Vegetation component of geothermal EIS studies : introduced plants, ecosystem stability, and geothermal development

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Hawaii Research Station, Hawaii National Park, HI (United States), Fish and Wildlife Service
This paper contributes new information about the impacts from introduced plant invasions on the native Hawaiian vegetation as consequences of land disturbance and geothermal development activities. In this regard, most geothermal development is expected to act as another recurring source of physical disturbance which favors the spread and maintenance of introduced organisms throughout the region. Where geothermal exploration and development activities extend beyond existing agricultural and residential development, they will become the initial or sole source of disturbance to the naturalized vegetation of the area. Kilauea has a unique ecosystem adapted to the dynamics of a volcanically active landscape. The characteristics of this ecosystem need to be realized in order to understand the major threats to the ecosystem and to evaluate the effects of and mitigation for geothermal development in Puna. The native Puna vegetation is well adapted to disturbances associated with volcanic eruption, but it is ill-adapted to compete with alien plant species in secondary disturbances produced by human activities. Introduced plant and animal species have become a major threat to the continued presence of the native biota in the Puna region of reference.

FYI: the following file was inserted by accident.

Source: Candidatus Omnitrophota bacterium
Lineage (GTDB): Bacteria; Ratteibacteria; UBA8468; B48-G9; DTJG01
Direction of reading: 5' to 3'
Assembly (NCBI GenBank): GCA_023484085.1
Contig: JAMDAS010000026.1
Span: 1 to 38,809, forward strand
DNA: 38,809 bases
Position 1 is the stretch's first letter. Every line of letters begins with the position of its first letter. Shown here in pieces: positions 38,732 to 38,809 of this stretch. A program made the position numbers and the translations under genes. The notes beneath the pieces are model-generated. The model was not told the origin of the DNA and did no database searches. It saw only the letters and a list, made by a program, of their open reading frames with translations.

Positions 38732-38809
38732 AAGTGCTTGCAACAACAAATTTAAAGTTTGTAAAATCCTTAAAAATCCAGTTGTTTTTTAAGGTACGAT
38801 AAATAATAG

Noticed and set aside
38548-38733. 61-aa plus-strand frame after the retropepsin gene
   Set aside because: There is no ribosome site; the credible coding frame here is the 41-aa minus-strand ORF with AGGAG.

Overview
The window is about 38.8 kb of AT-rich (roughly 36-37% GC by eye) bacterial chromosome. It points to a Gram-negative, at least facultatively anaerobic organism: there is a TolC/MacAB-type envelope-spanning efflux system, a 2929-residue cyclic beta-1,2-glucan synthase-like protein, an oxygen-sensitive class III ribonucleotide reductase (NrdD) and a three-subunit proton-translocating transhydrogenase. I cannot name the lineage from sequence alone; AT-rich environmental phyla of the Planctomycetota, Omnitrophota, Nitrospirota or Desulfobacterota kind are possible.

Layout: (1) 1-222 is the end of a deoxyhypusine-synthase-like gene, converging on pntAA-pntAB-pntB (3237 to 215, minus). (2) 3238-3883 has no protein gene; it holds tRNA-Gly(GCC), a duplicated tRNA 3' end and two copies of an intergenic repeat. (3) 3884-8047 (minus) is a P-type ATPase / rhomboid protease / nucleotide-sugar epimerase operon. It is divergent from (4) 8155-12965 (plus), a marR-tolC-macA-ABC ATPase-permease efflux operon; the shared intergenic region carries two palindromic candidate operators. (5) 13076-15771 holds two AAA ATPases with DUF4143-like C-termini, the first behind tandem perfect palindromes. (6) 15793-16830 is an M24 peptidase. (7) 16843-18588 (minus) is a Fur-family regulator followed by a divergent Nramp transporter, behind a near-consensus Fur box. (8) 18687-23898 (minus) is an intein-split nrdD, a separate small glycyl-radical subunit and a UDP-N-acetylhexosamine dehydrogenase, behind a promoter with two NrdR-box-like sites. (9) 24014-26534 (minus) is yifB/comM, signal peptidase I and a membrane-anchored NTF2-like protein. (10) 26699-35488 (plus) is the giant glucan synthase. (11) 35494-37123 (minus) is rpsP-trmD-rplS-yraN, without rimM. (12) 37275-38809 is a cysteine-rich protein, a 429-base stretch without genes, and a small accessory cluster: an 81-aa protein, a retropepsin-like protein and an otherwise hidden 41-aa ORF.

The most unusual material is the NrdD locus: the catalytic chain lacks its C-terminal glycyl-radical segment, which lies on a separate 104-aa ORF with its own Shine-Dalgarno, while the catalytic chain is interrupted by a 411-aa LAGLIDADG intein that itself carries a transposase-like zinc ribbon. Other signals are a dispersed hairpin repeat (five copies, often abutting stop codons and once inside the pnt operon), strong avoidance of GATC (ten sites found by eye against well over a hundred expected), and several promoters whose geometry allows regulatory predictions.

Report Number: DOE/OR/22088--T2; OSTI ID: 72931; Legacy ID: DE95013080
Puna, Hawaii Geothermal Project, Puna, Big Island, plants, Hawaii, Kilauea
1994. Vegetation Component of Geothermal EIS Studies: Introduced Plants, Ecosystem Stability, and Geothermal Development. Hawaii National Park (HI): Hawaii Research Station, Hawaii National Park, HI (United States), Fish and Wildlife Service.
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